This page contains a Flash digital edition of a book.
nomic shafts, help to maximize efficiency and offset the effects of the repetitive motions of paddling.

Mental Benefits

Most people in today’s fast-paced, high-tech world are looking for ways to relieve stress associated with their busy lives. For those seeking greater adventure, kayaking can be elevated to offer the challenges of expedition travel. Those seeking the solace of softer ad- venture revel in gliding through seclud-

ed lakes and hearing unforgettable bird calls. Always, kayaking can serve as a meditative, environmentally friendly water sport alternative that everyone can enjoy.

Social Benefits

Kayaking clubs and paddling centers provide opportunities to meet and mingle with kindred spirits who share a healthy respect for nature. It’s often con- sidered to be a leisurely social activity and a preferred, environmentally con-

Hudson County Kayak Launch and/or Rental Sites

Hoboken Cove Community Boathouse – A nonprofit public boathouse for the community of Hoboken and surrounding areas. A dedicated group of volunteers, many of whom are experienced kayakers, enjoy sharing their love of the Hudson River. Activities are free; check the website for days when using kayaks and kayak lessons are also free. Maxwell Place Park, Frank Sinatra Dr & Maxwell Pl, Hoboken. 610-780-2395.

The Jersey City Reservoir – Many Hudson County children learn kayaking in the shallow waters of the reservoir, where basic techniques, strokes and water safety are taught. Check the website for the activity schedule of the various organizations that make up the reservoir’s preservation alliance. The reservoir is in Jersey City Heights between Central & Summit aves; the Jefferson Ave entrance is usually used for fishing and kayaking events. 201-656-5235.

Kayak East – This commercial operation offers a wide variety of classes, tours and day trips throughout northern New Jersey, including Mill Creek and the Hackensack River. Instructors and guides are certified, and boats, safety equipment and instruction are always included. Many special offerings like family days, keep fit programs and more are available. They operate out of a number of locations, so check them out online. Info & reservations: 866-529-2532.

Laurel Hill Hudson County Park – The Riverkeeper rents canoes and kayaks, including safety equipment. It’s the only true small boat livery service on the Hackensack River. Join a tour or get a map and explore wildlife areas on your own. During high tide you can explore the marshes of the Sawmill Creek Wildlife Management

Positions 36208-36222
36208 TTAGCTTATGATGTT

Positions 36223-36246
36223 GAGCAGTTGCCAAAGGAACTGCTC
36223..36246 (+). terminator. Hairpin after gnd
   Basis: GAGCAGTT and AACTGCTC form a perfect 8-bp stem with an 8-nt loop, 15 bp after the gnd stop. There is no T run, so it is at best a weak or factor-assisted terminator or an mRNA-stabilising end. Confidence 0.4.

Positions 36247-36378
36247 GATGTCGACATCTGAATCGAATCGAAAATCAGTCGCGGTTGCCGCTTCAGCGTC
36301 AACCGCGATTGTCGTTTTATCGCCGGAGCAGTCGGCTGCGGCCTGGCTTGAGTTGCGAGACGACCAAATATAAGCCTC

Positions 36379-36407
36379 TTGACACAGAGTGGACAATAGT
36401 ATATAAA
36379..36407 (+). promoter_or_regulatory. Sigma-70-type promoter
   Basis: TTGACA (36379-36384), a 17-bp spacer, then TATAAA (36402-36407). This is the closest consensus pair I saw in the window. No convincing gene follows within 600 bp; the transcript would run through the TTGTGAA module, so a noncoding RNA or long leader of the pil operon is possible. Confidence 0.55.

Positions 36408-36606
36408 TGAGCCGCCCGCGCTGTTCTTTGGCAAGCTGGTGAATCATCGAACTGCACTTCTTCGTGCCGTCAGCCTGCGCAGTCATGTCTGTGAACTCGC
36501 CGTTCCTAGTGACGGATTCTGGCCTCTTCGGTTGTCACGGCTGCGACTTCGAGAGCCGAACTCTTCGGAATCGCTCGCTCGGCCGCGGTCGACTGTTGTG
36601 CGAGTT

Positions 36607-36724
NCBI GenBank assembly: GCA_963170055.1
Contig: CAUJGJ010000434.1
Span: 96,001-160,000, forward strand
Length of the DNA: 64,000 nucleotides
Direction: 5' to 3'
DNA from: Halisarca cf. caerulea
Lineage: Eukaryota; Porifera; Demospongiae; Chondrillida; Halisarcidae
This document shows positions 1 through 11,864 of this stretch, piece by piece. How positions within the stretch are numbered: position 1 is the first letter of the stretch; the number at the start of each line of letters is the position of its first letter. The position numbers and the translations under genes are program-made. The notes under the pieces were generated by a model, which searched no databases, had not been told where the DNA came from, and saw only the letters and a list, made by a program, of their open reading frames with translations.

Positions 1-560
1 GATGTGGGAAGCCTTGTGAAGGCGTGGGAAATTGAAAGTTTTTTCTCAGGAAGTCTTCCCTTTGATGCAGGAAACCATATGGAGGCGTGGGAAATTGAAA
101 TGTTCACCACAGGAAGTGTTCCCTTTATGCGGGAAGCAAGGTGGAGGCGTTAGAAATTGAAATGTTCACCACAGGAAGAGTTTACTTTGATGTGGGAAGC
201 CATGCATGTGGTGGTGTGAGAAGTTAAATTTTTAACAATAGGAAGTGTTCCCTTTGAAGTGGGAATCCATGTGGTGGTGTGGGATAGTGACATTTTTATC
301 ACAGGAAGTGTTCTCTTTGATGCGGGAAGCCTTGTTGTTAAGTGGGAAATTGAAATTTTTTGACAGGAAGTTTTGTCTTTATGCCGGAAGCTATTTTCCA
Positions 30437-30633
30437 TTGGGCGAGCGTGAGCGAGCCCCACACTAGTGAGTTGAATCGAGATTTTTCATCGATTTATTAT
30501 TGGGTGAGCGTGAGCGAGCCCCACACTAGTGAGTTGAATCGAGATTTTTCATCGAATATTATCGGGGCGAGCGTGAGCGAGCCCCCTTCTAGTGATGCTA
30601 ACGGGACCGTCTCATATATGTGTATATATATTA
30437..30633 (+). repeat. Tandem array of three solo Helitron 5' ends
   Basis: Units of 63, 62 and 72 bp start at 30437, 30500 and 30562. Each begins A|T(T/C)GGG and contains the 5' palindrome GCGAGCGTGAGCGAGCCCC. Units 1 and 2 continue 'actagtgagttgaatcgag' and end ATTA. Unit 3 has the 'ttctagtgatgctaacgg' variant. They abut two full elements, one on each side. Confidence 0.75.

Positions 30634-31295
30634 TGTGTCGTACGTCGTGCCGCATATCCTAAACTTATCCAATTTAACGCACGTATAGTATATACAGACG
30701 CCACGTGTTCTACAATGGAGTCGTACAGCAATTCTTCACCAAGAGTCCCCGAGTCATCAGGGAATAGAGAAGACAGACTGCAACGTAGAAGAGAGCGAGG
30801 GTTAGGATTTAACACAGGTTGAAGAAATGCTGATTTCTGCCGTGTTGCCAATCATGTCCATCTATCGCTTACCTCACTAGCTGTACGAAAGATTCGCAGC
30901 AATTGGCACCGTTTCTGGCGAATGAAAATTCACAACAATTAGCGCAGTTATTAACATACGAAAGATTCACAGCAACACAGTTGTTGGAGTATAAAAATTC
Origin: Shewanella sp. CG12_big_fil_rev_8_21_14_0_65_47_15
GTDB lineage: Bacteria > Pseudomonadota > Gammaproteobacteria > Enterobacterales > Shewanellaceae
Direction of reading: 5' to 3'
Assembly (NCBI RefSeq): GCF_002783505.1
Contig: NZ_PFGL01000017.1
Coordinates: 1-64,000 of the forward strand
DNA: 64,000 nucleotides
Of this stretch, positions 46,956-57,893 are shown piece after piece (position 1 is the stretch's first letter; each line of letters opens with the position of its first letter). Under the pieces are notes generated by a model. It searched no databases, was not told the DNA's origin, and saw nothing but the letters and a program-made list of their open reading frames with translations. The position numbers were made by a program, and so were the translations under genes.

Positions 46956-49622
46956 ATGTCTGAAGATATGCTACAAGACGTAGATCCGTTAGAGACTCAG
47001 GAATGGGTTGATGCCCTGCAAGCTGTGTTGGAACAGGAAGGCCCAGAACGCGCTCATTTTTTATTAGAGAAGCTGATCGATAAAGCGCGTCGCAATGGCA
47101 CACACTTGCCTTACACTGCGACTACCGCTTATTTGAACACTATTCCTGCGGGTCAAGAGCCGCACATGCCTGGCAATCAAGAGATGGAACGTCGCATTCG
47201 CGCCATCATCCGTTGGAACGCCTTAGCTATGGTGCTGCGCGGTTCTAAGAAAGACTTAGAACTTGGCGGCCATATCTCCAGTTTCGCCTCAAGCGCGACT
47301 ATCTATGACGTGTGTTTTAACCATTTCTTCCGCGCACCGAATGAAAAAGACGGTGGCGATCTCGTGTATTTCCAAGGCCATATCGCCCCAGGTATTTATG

19 Hudson County

Area. You can see Manhattan from the river. Call for information on tours and programs. The Paddling Center is at the end of New County Rd, Secaucus (the southern end of the New Jersey Meadowlands). 201-920-4746.

Liberty State Park – Paddle the Hudson and explore Caven Point Cove, a natural area at the end of busy New York Harbor, in a kayak. Crossing the channel, however, demands extreme caution. The car-top kayak launch site is at the Administration Building parking lot; do not go to the motor boat launch at the park entrance. Call for information on availability of rentals, tours and programs. Liberty State Park, 200 Morris Pesin Dr, Jersey City. 201-915-3402.

Mill Creek Marsh – Autumn kayaking on the marsh is an opportunity to see numerous migrating ducks, Northern Harrier hawks and other wildlife. No worries about fast-paced motor boats if you take the canoe trail into the marsh; or, get on the Hackensack River for the wide-open spaces. Call for info on rentals, tours and programs. Mill Creek Point Park, Mill Creek and the Hackensack River, take Mill Ridge Rd to the park, Secaucus. 201-330-2079.

Christine Showler, owner of Frontenac Outfitters Canoe & Kayak Centre, in Ontario, Canada, is happy to answer questions about the benefits of kayak- ing. Call 613-376-6220 and visit http://

scious way to feel at one with nature. Paddling, a necessary means of transpor- tation for native peoples and explorers in the Americas, is today a pleasant and healthy way to integrate with history, heritage, nature and geography.

Page 1  |  Page 2  |  Page 3  |  Page 4  |  Page 5  |  Page 6  |  Page 7  |  Page 8  |  Page 9  |  Page 10  |  Page 11  |  Page 12  |  Page 13  |  Page 14  |  Page 15  |  Page 16  |  Page 17  |  Page 18  |  Page 19  |  Page 20  |  Page 21  |  Page 22  |  Page 23  |  Page 24  |  Page 25  |  Page 26  |  Page 27  |  Page 28  |  Page 29  |  Page 30  |  Page 31  |  Page 32  |  Page 33  |  Page 34  |  Page 35  |  Page 36  |  Page 37  |  Page 38  |  Page 39  |  Page 40  |  Page 41  |  Page 42  |  Page 43  |  Page 44  |  Page 45  |  Page 46  |  Page 47  |  Page 48